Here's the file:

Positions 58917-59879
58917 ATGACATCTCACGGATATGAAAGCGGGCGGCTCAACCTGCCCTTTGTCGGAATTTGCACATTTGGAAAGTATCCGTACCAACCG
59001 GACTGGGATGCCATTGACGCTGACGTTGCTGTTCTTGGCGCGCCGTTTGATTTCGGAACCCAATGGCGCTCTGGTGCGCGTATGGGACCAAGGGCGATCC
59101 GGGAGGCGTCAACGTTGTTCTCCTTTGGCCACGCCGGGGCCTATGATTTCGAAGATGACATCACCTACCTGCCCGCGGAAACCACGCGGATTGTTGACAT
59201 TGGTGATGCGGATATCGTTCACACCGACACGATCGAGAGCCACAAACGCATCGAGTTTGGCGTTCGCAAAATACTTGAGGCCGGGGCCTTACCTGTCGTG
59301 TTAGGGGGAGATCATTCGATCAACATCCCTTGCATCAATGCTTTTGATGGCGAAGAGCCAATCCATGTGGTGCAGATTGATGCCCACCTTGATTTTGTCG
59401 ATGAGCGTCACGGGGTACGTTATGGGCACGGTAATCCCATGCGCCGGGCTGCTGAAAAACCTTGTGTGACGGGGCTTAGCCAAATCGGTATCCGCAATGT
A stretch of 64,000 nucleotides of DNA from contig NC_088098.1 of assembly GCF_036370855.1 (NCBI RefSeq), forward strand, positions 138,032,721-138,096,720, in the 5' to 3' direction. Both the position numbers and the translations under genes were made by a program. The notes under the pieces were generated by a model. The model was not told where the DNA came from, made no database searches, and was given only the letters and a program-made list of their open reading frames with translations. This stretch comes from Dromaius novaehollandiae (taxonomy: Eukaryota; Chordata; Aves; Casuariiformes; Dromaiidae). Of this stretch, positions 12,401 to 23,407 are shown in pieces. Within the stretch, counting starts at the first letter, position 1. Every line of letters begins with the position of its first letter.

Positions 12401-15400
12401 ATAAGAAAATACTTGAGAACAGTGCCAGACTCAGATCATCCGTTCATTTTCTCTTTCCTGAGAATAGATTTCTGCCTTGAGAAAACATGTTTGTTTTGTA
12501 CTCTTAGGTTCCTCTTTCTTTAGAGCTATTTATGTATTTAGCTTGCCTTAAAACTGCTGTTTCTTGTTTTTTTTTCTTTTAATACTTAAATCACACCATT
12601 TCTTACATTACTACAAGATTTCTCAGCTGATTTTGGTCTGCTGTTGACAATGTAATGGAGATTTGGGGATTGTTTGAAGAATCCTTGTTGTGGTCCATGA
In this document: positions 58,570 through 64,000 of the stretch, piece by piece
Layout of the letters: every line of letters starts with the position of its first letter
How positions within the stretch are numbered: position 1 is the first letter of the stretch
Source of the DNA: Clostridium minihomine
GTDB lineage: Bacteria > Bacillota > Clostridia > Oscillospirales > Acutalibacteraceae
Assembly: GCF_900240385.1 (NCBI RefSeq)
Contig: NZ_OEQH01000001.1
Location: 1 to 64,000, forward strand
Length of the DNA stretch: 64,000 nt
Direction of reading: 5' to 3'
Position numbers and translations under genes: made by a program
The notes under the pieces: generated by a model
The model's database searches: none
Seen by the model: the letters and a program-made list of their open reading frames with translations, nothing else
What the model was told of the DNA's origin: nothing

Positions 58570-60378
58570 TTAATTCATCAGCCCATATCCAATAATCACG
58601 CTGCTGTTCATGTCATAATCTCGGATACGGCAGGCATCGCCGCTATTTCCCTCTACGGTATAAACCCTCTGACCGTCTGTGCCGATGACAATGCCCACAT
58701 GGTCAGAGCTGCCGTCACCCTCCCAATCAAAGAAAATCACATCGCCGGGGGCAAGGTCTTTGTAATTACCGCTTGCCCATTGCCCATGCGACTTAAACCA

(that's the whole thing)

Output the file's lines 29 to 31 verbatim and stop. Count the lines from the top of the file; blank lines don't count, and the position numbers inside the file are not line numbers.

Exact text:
58570 TTAATTCATCAGCCCATATCCAATAATCACG
58601 CTGCTGTTCATGTCATAATCTCGGATACGGCAGGCATCGCCGCTATTTCCCTCTACGGTATAAACCCTCTGACCGTCTGTGCCGATGACAATGCCCACAT
58701 GGTCAGAGCTGCCGTCACCCTCCCAATCAAAGAAAATCACATCGCCGGGGGCAAGGTCTTTGTAATTACCGCTTGCCCATTGCCCATGCGACTTAAACCA